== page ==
The Charity Commission guidance on political activity could hardly be clearer: “A charity must not give support or funding to a political party, nor to a candidate or politician.” Our report today that Care, the Christian charity, has been paying the salaries of research assistants for at least eight MPs appears on the face of it to suggest that the law has been broken…
The whole matter is discussed at greater length on the Church Times blog under Charity Commission investigates evangelical Parliamentary interns.
Updated again Sunday noon
Fr Jake has links to several first-hand reports from Friday evening in Healing Begins in Stockton.
Some further information about that Standing Committee which Fr Martins and others wrote about, is contained in this comment on Stand Firm. It appears that three of the remaining six (out of eight original) members are planning to leave TEC after all. (I am open to correction on this.)
Episcopal News Service has San Joaquin Episcopalians anchor reorganization in themes of resurrection, hope and the full text of Presiding Bishop’s address to San Joaquin diocesan convention and San Joaquin Episcopalians celebrate new beginning.
Early press reports:
Reuters Episcopal bishop elected in disputed California diocese and this also appears in the Washington Post.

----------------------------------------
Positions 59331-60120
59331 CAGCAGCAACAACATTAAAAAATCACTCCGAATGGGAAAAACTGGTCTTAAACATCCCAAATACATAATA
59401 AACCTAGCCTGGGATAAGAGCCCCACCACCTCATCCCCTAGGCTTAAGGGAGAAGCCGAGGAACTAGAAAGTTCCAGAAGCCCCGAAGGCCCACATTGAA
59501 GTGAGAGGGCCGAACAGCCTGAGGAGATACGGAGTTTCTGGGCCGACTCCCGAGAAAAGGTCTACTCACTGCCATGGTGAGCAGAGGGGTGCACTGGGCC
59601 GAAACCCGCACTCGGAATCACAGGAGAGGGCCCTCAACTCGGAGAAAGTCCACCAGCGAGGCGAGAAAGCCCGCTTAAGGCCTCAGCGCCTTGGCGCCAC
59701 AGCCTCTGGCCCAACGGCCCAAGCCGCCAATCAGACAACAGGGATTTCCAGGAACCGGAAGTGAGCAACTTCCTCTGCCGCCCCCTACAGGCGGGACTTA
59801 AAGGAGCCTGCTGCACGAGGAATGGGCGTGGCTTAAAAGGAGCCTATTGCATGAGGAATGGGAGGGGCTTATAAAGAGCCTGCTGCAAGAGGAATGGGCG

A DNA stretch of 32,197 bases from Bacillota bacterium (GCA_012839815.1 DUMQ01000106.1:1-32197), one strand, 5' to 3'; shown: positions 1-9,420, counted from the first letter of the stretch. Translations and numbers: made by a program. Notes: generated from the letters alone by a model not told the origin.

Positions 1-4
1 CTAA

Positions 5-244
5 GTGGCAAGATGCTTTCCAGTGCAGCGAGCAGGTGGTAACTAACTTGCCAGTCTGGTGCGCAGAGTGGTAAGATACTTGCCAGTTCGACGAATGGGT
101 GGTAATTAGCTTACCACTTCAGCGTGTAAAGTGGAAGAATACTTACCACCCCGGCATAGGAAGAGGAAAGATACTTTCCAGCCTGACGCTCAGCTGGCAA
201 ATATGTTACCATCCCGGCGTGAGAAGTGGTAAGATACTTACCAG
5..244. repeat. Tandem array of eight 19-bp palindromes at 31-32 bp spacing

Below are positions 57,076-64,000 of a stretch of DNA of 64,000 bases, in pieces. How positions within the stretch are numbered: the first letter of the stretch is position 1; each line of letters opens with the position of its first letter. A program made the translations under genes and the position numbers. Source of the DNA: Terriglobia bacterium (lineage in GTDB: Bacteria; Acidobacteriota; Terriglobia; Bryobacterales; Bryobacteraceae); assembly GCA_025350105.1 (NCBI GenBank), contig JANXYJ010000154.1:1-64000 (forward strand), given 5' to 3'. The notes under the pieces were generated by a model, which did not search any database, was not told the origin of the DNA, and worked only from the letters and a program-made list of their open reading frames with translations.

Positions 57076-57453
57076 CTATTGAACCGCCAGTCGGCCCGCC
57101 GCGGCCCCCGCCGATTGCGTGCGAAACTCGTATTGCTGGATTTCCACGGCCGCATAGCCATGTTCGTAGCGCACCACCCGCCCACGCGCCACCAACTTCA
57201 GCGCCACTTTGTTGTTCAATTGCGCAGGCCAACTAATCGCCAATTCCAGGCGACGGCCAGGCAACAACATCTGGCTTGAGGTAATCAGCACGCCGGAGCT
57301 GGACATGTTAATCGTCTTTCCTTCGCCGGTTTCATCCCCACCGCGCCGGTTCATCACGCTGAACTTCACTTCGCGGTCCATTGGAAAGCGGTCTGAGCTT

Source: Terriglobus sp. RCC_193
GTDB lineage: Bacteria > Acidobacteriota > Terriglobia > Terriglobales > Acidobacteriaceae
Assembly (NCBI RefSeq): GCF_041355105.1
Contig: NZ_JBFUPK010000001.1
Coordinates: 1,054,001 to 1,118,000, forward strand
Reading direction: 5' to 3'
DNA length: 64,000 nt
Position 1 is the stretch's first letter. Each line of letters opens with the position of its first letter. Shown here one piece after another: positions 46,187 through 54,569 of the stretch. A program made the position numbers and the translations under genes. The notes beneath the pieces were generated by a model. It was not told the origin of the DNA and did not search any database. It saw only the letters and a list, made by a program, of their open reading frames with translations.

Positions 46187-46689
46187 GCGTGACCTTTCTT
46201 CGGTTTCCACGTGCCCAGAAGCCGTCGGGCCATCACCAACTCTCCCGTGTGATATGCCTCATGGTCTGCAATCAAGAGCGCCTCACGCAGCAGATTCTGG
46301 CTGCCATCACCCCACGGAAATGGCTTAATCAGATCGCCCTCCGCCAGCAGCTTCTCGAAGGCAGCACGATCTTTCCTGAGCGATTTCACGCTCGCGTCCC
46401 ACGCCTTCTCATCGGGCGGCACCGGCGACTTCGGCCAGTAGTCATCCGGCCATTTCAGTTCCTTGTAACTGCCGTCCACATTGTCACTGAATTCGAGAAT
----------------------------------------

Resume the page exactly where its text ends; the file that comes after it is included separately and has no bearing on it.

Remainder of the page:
Central Valley Business Times Episcopal Church reorganizes in Central Valley
This includes an audio file of the press conference.
Lodi News-Sentinel Episcopal diocese reorganizes in Lodi, might allow gay priests
The Living Church has a report from Friday night, Presiding Bishop Seeking Quicker Way to Intervene Before Other Dioceses Leave.
Stockton Record Episcopal Diocese has new leader
KFSN Fresno A Call For Healing (includes video)
Modesto Bee Bishop delivers healing message
James Mawdsley writes in The Times about The proper place of the Church in debates of state.
Michael Horan writes about the Resurrection in the Guardian’s Face to Faith column.
Christopher Howse writes about Pictures from a lost village in the Daily Telegraph.
Simon Barrow writes at Ekklesia about The God elusion.
Giles Fraser writes in the Church Times that After the fire comes the resurrection.
And in last week’s Church Times Paul Oestreicher wrote This is not a religion of the book.
Also Una Kroll wrote Abandon establishment, and gain autonomy.
Updated again Saturday midday
Earlier articles here were due process for bishops and further reports on Bishop Schofield and San Joaquin.
Since then, the following have appeared:
Living Church San Joaquin Special Convention May Violate Canon Law
Episcopal News Service San Joaquin diocese prepares for its future
Dan Martins formerly a senior priest in that diocese has written this blog article: Perfect Storm Brewing. The specifics of the San Joaquin situation are dealt with in the last part of the article. titusonenine has extracted a key segment here.
The Living Church has some further details about the action of the South Carolina diocese in South Carolina Asks Presiding Bishop to Postpone San Joaquin Special Convention.
Some local press reports:
Lodi News-Sentinel Episcopals to reorganize, appoint new bishop
Sonora Union-Democrat Controversial bishop to visit Lode